Literature comes in during King’s third segment, known simply as “Plan C” (Preston 110). During the 1960s, the embodiment of the deep-South mentality was found in Birmingham, Alabama. The entire city, it seemed, was dedicated to “keeping Negroes in their place.” King felt that if he could succeed in gaining rights here then his dream would flourish everywhere. As such, beginning on April 3, small, isolated sit-ins and church meetings. April 6th marked the first real event, a march on City Hall, where 40 blacks were arrested. This began a movement that inspired previously despairing blacks into joining the protest. Massive marches and sit-ins began, and arrests piled up.
The NAACP nearly bankrupted itself paying bail for the so-called “Freedom Riders,” much of it was never recovered. As it became impossible to pay bail, close friends of King urged him to lead the battle from the sidelines, without actually participating. They feared that if King was arrested, the gains that they had gained would revert. King, however, could not ask others to risk arrest if he was unwilling to do so, and as such he took place in a march in direct violation of a court order. He was immediately arrested and taken to Birmingham Jail. Here King wrote a letter protesting his imprisonment and the unjust laws which held him. Written on borrowed paper and addressed to his fellow ministers, the letter stated: I am in Birmingham because injustice is here. There are two types of laws: There are just laws, and there are unjust laws.
… We cannot forget that everything Hitler did in German was ‘legal’ and everything the Hungarians fighting for freedom did in Hungary was ‘illegal.’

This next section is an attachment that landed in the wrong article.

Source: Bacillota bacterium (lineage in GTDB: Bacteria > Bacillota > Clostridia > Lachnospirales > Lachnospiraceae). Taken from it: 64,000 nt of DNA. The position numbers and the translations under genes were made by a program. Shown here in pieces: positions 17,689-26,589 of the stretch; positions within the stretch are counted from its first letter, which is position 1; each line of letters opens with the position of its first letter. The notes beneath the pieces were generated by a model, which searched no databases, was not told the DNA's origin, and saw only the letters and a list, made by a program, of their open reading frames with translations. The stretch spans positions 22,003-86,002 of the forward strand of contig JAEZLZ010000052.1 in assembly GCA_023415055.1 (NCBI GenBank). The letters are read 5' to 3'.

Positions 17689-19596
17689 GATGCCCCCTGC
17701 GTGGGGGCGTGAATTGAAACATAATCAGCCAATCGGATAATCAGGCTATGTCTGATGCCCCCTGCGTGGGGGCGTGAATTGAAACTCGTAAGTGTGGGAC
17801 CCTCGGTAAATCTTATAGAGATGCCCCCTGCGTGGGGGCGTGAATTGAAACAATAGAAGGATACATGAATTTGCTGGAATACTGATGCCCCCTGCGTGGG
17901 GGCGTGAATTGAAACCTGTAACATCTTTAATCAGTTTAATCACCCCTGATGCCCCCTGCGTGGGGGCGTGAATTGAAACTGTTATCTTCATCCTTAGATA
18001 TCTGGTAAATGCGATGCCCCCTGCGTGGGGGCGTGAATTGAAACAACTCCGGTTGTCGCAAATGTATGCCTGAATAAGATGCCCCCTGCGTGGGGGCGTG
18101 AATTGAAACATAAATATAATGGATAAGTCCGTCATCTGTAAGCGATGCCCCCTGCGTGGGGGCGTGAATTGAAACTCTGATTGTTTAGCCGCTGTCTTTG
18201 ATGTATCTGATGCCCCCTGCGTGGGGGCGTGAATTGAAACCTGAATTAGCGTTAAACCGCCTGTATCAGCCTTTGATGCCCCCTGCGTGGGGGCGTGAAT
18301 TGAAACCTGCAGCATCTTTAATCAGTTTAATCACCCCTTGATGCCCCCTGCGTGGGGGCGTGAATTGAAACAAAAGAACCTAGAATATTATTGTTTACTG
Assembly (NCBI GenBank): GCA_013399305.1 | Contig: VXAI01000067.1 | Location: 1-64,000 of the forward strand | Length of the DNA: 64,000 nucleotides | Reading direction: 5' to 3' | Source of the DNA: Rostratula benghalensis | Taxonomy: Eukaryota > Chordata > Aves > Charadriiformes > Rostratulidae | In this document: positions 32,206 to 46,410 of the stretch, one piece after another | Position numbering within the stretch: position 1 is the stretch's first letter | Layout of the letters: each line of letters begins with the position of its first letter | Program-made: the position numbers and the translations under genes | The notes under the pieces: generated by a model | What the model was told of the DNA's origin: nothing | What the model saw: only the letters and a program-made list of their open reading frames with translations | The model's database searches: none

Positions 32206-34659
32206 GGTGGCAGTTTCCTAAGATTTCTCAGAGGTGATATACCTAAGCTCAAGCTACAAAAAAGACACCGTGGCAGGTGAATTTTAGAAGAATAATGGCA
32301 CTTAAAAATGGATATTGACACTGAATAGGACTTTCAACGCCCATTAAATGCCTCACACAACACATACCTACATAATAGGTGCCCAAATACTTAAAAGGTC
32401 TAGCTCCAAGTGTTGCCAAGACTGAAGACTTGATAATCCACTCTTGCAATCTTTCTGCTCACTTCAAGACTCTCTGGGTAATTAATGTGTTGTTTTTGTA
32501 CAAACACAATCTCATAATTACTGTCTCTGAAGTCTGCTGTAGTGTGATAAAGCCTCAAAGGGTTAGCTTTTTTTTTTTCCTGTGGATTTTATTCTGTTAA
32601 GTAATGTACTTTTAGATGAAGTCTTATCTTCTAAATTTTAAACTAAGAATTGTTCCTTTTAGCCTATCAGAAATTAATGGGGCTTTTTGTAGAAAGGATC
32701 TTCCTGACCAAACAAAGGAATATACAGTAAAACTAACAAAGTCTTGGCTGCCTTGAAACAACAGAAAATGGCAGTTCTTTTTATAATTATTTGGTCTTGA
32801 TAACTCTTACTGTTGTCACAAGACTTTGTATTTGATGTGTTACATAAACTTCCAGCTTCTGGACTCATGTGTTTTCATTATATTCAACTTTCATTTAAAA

I have no fear about the outcome of our struggle in Birmingham, even if our motives are at present misunderstood. We will reach the goal of freedom in Birmingham and all over the nation because the goal of America is freedom.
In this short letter, King not only protested the unjust laws of a society which refused to accept him as an equal, he also argued the case of Negroes as a race, and pleaded with President Kennedy for legislation guaranteeing blacks equality. The effects of King’s literature in Birmingham, coupled with his non-violent approach, were the elimination of segregation in public places, an end to discrimination in employment, the release of jailed marchers, and the formation of a joint black-white committee to discuss problems in the city. Nationally, King gained thousands of supporters, and on June 18 President Kennedy presented to Congress a sweeping civil rights bill. The short and emotionally-charged letter which King wrote did much to motivate people to accomplish these goals.
As we have seen, literature is a very potent and influential tool for protesting groups. Literature is a medium that enables the masses to easily grasp and form opinions on a subject, and as such has often been an instrument of significant value to leaders of protest movements. The manipulation of words and images has made literature one of the most successful means for expressing discontent with the status quo.
The works of authors such as Thomas Paine, John Calhoun, and Martin Luther King, along with the illustrator Thomas Nast, have proven beyond a doubt that protest literature gains results. One merely has to browse the annals of history to find examples of literature enhancing protest. The eloquence and skill of the above easily rank them with the most important leaders of American protest ever.